While we’re on the subject of the Strasburg Plan, it might be wise to hark back to past young guns whose careers—or, more accurately, the lack thereof, for most—may or may not have factored into the Washington Nationals’ thinking. (Manager Davey Johnson, who’s absolutely on board with the Strasburg Plan, happens to know about at least one of those guns directly.) They didn’t all have fractured comebacks from Tommy John surgery (though a few of them could have used it, if the procedure had been around), but they did have work use or other physical issues in one or another way that turned them from brilliant or burgeoning youth to gone, or at least nothing near what they first seemed they’d be, before they should have been in prime.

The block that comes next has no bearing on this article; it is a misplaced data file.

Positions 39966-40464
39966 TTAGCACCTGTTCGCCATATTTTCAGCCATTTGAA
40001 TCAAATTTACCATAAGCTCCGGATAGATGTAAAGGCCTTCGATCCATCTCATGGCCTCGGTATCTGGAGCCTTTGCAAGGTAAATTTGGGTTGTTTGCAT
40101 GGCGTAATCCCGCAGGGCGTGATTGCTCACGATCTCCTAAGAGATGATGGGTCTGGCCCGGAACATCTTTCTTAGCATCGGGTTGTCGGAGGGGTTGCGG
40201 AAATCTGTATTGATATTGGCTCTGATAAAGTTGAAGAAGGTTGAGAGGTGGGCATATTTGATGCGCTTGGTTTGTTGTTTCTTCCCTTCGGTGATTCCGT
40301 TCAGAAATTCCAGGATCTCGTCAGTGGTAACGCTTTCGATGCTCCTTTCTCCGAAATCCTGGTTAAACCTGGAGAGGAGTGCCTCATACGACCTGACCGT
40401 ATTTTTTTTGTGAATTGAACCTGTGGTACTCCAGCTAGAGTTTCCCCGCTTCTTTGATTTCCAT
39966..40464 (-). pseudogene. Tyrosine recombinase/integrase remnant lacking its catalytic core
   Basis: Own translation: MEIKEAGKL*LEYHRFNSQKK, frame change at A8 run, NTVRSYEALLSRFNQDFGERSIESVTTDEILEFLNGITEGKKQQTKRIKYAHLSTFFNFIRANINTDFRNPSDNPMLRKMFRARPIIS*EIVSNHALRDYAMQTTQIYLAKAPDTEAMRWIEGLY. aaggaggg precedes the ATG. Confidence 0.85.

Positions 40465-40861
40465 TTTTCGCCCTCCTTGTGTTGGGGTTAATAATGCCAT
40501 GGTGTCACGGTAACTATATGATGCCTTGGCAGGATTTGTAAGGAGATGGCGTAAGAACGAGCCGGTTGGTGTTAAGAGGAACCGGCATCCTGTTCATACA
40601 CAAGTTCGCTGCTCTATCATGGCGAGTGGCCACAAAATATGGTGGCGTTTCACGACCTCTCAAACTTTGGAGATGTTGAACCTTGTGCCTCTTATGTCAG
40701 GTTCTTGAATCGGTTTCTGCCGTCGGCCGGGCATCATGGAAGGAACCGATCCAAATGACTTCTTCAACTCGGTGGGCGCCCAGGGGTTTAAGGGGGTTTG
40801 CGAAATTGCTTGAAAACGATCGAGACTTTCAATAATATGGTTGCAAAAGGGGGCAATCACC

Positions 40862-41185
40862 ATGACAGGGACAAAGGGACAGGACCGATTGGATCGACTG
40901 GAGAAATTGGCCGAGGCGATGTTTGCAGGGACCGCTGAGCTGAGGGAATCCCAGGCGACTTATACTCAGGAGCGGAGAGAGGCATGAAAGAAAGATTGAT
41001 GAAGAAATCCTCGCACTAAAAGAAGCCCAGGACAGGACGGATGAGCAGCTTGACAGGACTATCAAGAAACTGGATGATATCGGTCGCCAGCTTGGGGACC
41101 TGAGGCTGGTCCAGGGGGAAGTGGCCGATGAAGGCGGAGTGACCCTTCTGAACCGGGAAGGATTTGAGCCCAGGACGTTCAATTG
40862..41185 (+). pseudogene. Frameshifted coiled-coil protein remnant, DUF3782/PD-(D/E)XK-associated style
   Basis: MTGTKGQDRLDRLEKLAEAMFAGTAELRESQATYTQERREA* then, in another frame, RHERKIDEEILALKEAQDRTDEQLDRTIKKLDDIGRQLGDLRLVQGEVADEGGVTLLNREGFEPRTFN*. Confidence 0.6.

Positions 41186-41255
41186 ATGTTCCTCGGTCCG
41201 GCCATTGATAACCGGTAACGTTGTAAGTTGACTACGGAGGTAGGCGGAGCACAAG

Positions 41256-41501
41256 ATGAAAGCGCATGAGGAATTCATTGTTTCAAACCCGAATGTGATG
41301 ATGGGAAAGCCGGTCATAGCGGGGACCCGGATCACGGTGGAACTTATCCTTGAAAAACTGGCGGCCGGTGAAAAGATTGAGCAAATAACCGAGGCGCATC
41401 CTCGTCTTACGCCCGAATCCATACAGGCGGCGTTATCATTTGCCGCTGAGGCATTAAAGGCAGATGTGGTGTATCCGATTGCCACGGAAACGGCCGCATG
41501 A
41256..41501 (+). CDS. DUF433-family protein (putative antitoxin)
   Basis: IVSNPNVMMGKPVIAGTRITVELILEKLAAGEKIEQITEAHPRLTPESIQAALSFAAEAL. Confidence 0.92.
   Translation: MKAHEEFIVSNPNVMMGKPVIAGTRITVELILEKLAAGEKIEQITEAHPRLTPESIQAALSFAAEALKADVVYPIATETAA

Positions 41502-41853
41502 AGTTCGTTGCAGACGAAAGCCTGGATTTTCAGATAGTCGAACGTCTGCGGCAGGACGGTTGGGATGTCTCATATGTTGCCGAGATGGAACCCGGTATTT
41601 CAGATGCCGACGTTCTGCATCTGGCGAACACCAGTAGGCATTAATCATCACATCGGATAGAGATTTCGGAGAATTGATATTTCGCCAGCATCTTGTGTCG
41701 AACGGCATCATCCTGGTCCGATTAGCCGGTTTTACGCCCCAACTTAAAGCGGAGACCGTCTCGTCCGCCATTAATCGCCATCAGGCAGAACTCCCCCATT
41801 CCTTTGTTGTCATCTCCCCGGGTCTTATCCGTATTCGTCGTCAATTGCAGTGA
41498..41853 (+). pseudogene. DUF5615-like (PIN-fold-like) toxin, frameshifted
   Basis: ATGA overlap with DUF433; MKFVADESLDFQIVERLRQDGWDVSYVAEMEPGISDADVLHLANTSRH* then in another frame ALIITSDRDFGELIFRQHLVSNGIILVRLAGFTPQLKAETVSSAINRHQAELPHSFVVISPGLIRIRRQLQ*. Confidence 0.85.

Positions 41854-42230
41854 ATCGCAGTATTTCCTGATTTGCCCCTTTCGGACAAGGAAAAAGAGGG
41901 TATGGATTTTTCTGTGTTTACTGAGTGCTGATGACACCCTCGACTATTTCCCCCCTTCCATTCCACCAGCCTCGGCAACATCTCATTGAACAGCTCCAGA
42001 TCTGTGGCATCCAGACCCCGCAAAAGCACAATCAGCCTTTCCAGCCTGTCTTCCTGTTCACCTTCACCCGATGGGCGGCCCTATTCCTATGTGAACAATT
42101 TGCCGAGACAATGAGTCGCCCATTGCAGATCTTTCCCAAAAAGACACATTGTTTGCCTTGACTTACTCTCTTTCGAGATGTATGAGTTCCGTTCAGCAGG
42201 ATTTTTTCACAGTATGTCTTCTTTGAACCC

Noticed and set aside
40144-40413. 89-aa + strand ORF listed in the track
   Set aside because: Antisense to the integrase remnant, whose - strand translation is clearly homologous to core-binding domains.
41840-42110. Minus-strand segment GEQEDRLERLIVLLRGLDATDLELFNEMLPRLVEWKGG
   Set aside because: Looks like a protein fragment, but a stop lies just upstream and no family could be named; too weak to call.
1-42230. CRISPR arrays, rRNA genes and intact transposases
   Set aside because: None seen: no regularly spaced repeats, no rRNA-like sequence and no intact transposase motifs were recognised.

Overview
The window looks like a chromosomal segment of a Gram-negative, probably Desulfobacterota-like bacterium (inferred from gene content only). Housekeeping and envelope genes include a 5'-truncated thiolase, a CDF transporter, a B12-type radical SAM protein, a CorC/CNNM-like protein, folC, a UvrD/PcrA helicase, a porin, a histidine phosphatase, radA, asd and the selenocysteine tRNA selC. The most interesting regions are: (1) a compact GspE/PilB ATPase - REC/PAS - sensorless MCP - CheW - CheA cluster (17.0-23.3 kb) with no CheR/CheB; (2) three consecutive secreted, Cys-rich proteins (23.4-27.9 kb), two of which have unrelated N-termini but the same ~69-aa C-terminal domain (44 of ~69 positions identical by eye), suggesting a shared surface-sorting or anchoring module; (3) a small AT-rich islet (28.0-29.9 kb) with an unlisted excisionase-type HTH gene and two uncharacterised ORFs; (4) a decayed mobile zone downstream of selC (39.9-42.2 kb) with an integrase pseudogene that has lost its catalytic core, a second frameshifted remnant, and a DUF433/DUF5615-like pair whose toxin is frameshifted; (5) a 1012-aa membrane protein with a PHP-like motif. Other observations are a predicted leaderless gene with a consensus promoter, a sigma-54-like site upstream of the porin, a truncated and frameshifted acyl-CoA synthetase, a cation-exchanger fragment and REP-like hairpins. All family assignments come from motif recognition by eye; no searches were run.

Roger Clemens gets off the hook on a perjury rap because either the House Committee for the Sending of Swell Messages to Kids, the actual prosecution, or the original Mitchell Report bungled its way across the sticky wickets of actual or alleged performance-enhancing substances. It induces something of a giant sucking yawn, with only an occasional bleat against putting the Rocket into the Hall of Fame.
The early morning-after speculation proved true. Suicide. And those with direct and indirect interest, his actual and his baseball family alike, must wonder. What drove Mike Flanagan–once a tenacious but abundantly-humourous Baltimore Orioles pitcher, eventually a team coach, broadcaster, and executive who withstood the heat in and for Peter Angelos’s chameleonic kitchen–to leave himself with a bullet in his head, to be found dead on a trail of his property at 59.